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    Default Re: What is a good streamer design

    Streamers often imitate baitfish in your local stream, but not always. You should read up on what is readily available there as a starting point. Leeches are incredibly productive too, look into leech patterns.

    Then there are attractor patterns that don't really replicate much of anything but do get the fish's attention.

    If you wanted a suggestion with something to start with, it's pretty hard to beat a Bugger. I like mine in Black & Olive the best. You can cover your bases pretty well with Black, Olive, Brown & White.

    Bunny Zonkers & Slumpbusters are good producers as well. Have a look through this thread, if you tie you can replicate, if not, it should at least give you some ideas as to what many of us are fishing with.

    http://www.theflyfishingforum.com/fo...ing-today.html

    I didn't see a location on your profile, if you fill that out, you will likely get suggestions more specific to your locale.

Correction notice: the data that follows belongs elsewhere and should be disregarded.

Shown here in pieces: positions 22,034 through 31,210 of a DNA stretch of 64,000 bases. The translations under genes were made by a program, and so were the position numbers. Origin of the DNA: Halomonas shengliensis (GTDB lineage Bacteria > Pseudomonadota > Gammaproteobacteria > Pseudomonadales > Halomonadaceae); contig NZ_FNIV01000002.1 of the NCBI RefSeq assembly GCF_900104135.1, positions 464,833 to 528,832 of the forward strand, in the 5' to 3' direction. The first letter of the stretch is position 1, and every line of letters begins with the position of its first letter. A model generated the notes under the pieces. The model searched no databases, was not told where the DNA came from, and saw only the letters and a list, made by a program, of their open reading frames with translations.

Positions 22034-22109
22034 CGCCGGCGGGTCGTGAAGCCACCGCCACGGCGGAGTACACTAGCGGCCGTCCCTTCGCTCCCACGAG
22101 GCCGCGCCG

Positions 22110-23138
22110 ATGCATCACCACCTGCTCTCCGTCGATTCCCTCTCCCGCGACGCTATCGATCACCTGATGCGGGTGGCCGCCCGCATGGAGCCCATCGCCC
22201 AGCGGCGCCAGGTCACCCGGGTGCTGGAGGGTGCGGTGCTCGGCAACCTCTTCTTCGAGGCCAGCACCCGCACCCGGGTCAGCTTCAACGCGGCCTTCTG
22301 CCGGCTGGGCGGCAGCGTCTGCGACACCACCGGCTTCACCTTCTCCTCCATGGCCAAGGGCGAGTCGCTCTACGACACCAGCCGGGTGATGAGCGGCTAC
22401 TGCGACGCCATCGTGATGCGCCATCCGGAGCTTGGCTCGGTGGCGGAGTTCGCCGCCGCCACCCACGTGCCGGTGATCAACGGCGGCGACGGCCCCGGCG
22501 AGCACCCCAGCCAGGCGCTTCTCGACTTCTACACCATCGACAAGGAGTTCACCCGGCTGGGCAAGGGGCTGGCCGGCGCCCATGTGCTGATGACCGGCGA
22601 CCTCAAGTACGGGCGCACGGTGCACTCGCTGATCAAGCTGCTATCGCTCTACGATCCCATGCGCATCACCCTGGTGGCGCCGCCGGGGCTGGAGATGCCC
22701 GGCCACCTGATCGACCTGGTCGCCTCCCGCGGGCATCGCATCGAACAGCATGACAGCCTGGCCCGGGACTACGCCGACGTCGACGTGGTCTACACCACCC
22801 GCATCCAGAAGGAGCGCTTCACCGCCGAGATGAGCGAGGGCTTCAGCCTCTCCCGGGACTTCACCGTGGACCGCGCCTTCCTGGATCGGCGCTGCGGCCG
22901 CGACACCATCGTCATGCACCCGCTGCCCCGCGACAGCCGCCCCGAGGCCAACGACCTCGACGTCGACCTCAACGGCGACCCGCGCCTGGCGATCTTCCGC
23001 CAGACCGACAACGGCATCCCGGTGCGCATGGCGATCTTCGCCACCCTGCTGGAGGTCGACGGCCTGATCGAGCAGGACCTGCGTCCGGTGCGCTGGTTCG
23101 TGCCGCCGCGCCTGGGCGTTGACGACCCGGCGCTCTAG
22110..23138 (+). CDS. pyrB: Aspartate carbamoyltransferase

Last edited by jaybo41; 04-27-2014 at 06:08 PM.
    ~*~Leave only your footprints~*~

  5. Default Re: What is a good streamer design

    Ive had the best luck with streamers with rubber legs coming off the sides, adds quite the action.

  6. Default Re: What is a good streamer design

    Larger softhackles as in Jack Gartside. There is so much movement there.

  7. #7
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    Default Re: What is a good streamer design

    What kind of guy would I be if I just glossed over this thread and didn't comment